How Microsoft Can Make The Nokia Acquisition Work

Microsoft has the reputation amongst pundits for being the company where Wood for treesmobile technology goes to die. After three years of collaborating together a $7B deal was struck by Microsoft to acquire Nokia. The acquisition might not have received jubilation from stakeholders (stock went down 4.6% on the initial news), but for Microsoft to stem the tide of failure it knows that it must now create devices that appeal to both partners and customers. They also need to fortify a position in hardware manufacturing that will be tough to accomplish, generate buzz amongst skeptical app developers and calm descent amongst shareholders. That is all to happen while they integrate two huge businesses with a combined workforce of 132,000 people!

If Microsoft doesn’t figure out mobile it will be staring at a precipice. The main hurdle for Ms Tami Reller, Microsoft’s EVP of Marketing, Mark Penn, Microsoft’s EVP of Strategy along the transformation team (including HR) that should have been organized already is that the majority of M&As fail due to the lack of long term integration management that causes the M&A process to lose momentum and post deal communication is not handled well. Also soft issues get neglected: culture, problems of retaining key personnel and cross category M&As clash as a result of pay conditions, pensions, etc. Most importantly people forget that after the heady aspirations of Friday’s deal team there’s work to be done come Monday morning:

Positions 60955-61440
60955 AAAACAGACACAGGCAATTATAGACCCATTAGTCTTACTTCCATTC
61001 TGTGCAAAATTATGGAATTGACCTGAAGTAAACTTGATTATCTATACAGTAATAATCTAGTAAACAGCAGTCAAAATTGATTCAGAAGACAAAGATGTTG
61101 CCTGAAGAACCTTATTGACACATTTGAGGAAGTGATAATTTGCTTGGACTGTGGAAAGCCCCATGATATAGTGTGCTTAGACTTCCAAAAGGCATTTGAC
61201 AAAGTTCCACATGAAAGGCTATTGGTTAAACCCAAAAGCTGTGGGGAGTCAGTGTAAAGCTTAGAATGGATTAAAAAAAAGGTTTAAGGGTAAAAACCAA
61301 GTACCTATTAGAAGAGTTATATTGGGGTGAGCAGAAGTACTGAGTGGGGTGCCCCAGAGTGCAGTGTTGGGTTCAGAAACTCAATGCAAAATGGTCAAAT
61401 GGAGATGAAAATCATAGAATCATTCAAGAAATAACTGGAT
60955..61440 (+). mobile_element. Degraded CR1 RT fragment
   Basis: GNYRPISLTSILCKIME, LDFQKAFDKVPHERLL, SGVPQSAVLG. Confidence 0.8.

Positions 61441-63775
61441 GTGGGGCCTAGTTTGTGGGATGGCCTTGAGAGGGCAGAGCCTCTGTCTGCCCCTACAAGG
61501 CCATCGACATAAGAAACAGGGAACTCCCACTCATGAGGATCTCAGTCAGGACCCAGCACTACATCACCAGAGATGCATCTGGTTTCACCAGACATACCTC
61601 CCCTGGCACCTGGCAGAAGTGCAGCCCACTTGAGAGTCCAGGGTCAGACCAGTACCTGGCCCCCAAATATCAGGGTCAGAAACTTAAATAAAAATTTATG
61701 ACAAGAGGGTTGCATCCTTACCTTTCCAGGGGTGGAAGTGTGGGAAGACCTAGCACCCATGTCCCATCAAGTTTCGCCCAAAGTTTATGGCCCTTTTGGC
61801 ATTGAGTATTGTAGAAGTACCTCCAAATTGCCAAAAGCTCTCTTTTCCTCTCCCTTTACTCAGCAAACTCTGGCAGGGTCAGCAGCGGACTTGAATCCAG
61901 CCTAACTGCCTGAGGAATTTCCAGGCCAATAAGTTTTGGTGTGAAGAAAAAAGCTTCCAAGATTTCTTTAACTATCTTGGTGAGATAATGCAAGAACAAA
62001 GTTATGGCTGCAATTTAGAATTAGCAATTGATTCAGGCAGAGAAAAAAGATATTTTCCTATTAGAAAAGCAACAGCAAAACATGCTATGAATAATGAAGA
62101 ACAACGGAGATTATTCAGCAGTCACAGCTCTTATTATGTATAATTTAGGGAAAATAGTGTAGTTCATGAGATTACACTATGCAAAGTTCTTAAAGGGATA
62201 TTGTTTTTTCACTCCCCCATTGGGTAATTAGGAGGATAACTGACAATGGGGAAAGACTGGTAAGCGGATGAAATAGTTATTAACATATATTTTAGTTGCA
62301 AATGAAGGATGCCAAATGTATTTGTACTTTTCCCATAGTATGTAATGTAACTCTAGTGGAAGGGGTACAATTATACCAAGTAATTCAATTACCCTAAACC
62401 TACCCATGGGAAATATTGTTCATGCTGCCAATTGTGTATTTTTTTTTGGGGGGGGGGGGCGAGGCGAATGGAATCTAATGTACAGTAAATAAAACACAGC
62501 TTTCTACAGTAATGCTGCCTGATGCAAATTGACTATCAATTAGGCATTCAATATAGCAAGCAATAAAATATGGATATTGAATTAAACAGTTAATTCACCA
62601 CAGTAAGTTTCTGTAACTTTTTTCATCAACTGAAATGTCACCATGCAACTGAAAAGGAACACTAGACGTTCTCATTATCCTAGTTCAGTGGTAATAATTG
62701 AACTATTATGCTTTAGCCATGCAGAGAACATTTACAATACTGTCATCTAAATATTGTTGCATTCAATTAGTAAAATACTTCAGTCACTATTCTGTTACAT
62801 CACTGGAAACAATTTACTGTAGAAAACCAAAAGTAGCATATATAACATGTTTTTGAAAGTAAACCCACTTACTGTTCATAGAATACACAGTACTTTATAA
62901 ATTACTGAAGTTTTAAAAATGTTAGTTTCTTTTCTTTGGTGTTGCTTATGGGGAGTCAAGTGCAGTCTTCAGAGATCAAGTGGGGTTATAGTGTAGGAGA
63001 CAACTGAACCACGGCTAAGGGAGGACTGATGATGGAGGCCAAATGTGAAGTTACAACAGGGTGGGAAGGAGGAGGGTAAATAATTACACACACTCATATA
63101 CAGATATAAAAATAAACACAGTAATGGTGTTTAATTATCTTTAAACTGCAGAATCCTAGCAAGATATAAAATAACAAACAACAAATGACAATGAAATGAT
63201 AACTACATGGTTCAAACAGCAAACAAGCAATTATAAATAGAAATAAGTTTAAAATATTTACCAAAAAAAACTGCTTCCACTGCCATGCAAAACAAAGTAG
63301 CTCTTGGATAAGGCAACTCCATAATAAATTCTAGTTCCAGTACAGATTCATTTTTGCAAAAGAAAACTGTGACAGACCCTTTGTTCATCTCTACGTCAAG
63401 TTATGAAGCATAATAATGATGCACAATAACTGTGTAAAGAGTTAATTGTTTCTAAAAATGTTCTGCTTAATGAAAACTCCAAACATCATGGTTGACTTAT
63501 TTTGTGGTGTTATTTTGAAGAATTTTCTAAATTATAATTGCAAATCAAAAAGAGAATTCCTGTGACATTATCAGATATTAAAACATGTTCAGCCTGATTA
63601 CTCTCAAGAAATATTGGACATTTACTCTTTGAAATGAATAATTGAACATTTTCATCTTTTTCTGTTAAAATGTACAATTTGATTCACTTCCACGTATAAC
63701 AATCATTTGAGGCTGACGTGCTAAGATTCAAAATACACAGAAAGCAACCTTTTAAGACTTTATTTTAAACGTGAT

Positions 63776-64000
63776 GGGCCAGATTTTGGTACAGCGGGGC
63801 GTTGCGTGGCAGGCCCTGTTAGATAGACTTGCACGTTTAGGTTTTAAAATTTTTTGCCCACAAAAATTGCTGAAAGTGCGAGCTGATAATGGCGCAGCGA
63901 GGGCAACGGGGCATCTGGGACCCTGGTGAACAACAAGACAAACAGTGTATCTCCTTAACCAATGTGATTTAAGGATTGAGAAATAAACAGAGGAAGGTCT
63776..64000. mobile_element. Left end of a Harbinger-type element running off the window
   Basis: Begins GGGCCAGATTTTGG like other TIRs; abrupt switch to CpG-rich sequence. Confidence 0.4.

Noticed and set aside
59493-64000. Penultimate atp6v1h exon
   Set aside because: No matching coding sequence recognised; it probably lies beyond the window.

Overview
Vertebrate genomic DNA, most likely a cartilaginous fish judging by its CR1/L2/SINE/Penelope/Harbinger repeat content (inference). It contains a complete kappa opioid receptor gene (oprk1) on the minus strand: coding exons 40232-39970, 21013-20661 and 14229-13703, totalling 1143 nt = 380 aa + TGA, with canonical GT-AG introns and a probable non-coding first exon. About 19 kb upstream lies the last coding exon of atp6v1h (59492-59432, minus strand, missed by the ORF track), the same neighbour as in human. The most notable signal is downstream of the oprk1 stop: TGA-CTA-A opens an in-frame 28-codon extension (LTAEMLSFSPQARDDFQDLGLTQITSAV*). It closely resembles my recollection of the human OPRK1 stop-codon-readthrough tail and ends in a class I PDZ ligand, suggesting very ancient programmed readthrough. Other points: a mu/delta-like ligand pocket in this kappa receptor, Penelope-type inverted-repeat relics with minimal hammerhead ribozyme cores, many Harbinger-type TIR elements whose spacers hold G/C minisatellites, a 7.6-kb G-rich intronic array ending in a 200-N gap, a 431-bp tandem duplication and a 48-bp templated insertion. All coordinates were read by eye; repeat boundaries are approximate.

“Merging and acquiring companies destroys shareholder value. It is as simple as that.” Mark Sirower, Former Chairman, Goldman Sachs

There are no equals in M&As. The enterprise that has the strongest culture & practice will dominate! In the case of Microsoft and Nokia that will be a challenge in itself. As Microsoft will find out there are two determinates of value creation. Number one, how tight the ship is run: typically the successful ‘acquirer’ are those with a history of cost control and productivity that makes the ‘acquirers’ culture more successful in directing and getting the most out of the deal. Number two, the closeness of relationships. In M&A soft is hard and the closeness of relationships with employees, customers, suppliers and partners are crucial.

The internal reasons for M&A failure that make it tough to keep the business performing whilst managing the acquisition include not addressing victor & vanquished attitudes that will cause a loss of momentum and divisive leadership struggles. Add to this the inability of managers to lead their people through the transition due to a ‘do as I say’ attitude as opposed to ‘do as I do’ leads to a lack of role models and internal opposition to new ways of working, resistance to the new structure, not engaging the workforce or addressing conflict and culture issues that generates fear of job losses.